My clients live in the real world, which looks nothing like a metabolic ward. Therefore, I give them information and tools that will lead them to success in the real world.

      • wow says:

        Every controlled study in the last century has found that people don’t lose weight unless they’re in a caloric deficit.
        This doesn’t mean you’re a failure or weak if you’ve struggled to get lean. It means you were focusing on the wrong actions, something everyone does sometimes. Simplify your efforts; create a caloric deficit.

        You’ll hear all sorts of reasons for why this isn’t true, but they’re all easily broken if you look at the research. This doesn’t mean calories are the only thing you should think about, but if you want to lose weight, you need to eat fewer calories than you burn. Period.

      • Kevin Geary says:

        Every controlled study in the last century has found that people don’t lose weight unless they’re in a caloric deficit.

        I never argued against that.

        This doesn’t mean you’re a failure or weak if you’ve struggled to get lean. It means you were focusing on the wrong actions, something everyone does sometimes. Simplify your efforts; create a caloric deficit.

        Right. The wrong action is listening to someone who says, “simplify your efforts, create a caloric deficit.” If that advice helped people, there wouldn’t be an obesity epidemic. In fact, it’s condescending at this point. It’s a “no shit sherlock” kind of situation. If people could simply create a caloric deficit and sustain that behavior, THEY WOULD.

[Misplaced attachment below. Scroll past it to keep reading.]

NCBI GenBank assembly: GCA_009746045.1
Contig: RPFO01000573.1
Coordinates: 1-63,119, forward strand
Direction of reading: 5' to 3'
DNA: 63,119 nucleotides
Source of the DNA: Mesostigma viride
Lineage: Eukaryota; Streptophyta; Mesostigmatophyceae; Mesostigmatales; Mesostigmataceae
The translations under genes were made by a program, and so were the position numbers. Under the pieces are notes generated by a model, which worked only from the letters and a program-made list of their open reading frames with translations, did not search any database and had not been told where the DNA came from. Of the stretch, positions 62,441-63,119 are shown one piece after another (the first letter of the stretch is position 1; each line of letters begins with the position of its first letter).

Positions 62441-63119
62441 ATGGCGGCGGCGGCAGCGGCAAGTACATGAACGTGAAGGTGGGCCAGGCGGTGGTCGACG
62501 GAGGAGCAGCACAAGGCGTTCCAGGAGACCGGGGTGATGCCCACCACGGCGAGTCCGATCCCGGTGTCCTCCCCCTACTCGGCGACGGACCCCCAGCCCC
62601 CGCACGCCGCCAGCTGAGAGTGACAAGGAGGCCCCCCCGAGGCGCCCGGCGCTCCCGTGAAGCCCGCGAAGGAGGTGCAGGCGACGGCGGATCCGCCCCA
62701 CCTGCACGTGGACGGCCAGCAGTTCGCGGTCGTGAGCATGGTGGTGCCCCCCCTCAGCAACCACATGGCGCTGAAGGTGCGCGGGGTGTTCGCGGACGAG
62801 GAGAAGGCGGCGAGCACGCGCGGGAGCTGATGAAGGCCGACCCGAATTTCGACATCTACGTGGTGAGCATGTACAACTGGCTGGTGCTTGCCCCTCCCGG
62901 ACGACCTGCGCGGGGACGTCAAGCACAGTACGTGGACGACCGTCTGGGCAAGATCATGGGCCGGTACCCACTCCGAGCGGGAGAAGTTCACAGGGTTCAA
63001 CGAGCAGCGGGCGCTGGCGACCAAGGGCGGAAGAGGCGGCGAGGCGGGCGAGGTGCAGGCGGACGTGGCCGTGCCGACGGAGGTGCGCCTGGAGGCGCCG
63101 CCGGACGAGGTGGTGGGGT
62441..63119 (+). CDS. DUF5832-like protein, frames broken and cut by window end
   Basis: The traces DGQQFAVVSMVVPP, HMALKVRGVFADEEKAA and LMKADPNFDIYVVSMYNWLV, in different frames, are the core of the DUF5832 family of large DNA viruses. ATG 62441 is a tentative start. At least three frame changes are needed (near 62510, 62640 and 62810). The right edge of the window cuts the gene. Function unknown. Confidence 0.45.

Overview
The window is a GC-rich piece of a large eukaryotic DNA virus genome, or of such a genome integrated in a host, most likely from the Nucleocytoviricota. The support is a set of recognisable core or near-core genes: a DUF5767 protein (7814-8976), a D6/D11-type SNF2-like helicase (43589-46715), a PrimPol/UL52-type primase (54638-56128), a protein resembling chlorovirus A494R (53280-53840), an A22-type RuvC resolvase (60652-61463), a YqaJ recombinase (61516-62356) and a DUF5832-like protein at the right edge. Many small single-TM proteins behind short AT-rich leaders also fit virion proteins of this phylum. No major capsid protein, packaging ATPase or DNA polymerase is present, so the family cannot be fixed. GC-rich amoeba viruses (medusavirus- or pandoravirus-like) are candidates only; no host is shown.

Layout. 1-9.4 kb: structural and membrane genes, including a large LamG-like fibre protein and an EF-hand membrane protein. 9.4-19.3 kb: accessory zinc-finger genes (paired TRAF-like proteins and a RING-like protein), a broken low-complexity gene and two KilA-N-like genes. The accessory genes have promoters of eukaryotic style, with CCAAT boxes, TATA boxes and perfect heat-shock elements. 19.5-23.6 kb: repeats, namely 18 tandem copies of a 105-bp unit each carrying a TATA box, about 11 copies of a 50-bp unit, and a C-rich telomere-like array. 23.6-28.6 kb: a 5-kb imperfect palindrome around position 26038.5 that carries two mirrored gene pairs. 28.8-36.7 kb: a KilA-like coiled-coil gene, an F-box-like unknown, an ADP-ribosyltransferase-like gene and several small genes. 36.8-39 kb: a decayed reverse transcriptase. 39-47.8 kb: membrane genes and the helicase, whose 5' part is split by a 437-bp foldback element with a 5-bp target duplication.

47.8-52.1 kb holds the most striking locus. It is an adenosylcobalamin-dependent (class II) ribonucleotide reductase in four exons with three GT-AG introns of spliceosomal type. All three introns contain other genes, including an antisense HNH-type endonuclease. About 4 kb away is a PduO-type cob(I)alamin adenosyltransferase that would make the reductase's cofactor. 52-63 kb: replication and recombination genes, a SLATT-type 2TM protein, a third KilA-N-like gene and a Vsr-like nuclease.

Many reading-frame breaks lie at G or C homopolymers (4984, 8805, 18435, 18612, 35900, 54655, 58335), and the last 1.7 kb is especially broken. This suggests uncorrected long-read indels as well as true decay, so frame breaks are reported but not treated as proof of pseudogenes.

But this isn’t just about weight loss, we’re also concerned with health here. And creating a caloric deficit doesn’t equal health.

      • wow says:

        You could get ripped on skittles and coke (the soda).
        That’s an extreme example, and you probably wouldn’t enjoy that diet. However, in terms of just weight loss, it doesn’t matter what you eat as long as you’re in a caloric deficit. You’ll lose weight.

        There’s no evidence that “junk food” is more fattening than “healthy food” if they have the same number of calories.5

        Here are a few more common scapegoats:

        Toxins like bisphenol-A (BPA).6
        Genetically modified foods.
        Sugar.7
        Fructose.8
        Gluten.
        Dairy.
        There’s no evidence that eating any of these foods will make you gain more fat, or slow fat loss, while you’re in a calorie deficit.5,6,9-11 There is also no evidence that other foods will help you lose more fat while dieting.
        This doesn’t mean food quality is irrelevant. Eating whole, nutritious, filling foods helps control hunger and keeps you healthy in the long-term.12-15

        However, eating moderate amounts of “unclean” foods is not going to make any impact on your ability to lose fat as long as you’re in a caloric deficit.

        Certain foods are more filling than others, and thus make it easier to maintain a caloric deficit. However, as long as you’re in a caloric deficit, you’ll lose weight.

      • Kevin Geary says:

        However, in terms of just weight loss, it doesn’t matter what you eat as long as you’re in a caloric deficit. You’ll lose weight.

        You’re arguing for the unsustainable. How is that helpful? Do you think people can live on 1200 calories of Skittles and coke? What you’re saying is both true AND TOTALLY IRRELEVANT.

        My clients are concerned with healthful, SUSTAINABLE weight loss. Following a traditional calories-in, calories-out approach does not work, has never worked, and will never work except for a small sliver of the population.

  • JustPassingThrough says:

    This whole article is basically just a sales pitch for this guy’s services. Just look for the comment by “WoW” in this comment section. When science is used against him, he just says “well yeah I’m pretty much just targeting people with bad self control as my clients”